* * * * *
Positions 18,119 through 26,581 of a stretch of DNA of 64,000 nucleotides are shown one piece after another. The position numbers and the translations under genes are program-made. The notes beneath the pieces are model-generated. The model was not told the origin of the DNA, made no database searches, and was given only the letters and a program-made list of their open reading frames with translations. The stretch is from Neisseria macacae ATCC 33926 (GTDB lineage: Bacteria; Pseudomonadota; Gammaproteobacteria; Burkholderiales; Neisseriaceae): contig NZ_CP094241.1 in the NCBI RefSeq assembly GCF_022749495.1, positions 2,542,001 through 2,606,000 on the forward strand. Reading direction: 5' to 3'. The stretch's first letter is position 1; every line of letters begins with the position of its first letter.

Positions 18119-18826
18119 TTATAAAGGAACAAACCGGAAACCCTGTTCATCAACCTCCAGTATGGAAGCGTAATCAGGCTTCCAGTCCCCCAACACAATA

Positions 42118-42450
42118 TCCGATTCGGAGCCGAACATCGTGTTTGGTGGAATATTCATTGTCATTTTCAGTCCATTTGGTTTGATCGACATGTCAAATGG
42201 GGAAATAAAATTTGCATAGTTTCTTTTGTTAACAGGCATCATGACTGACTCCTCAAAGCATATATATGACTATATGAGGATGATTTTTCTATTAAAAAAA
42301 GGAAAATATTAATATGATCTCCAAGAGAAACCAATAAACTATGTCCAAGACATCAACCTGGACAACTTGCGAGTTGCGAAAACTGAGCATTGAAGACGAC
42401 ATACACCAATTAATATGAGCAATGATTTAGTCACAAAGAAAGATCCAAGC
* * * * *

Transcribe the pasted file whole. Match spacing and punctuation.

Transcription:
Positions 18,119 through 26,581 of a stretch of DNA of 64,000 nucleotides are shown one piece after another. The position numbers and the translations under genes are program-made. The notes beneath the pieces are model-generated. The model was not told the origin of the DNA, made no database searches, and was given only the letters and a program-made list of their open reading frames with translations. The stretch is from Neisseria macacae ATCC 33926 (GTDB lineage: Bacteria; Pseudomonadota; Gammaproteobacteria; Burkholderiales; Neisseriaceae): contig NZ_CP094241.1 in the NCBI RefSeq assembly GCF_022749495.1, positions 2,542,001 through 2,606,000 on the forward strand. Reading direction: 5' to 3'. The stretch's first letter is position 1; every line of letters begins with the position of its first letter.

Positions 18119-18826
18119 TTATAAAGGAACAAACCGGAAACCCTGTTCATCAACCTCCAGTATGGAAGCGTAATCAGGCTTCCAGTCCCCCAACACAATA

Positions 42118-42450
42118 TCCGATTCGGAGCCGAACATCGTGTTTGGTGGAATATTCATTGTCATTTTCAGTCCATTTGGTTTGATCGACATGTCAAATGG
42201 GGAAATAAAATTTGCATAGTTTCTTTTGTTAACAGGCATCATGACTGACTCCTCAAAGCATATATATGACTATATGAGGATGATTTTTCTATTAAAAAAA
42301 GGAAAATATTAATATGATCTCCAAGAGAAACCAATAAACTATGTCCAAGACATCAACCTGGACAACTTGCGAGTTGCGAAAACTGAGCATTGAAGACGAC
42401 ATACACCAATTAATATGAGCAATGATTTAGTCACAAAGAAAGATCCAAGC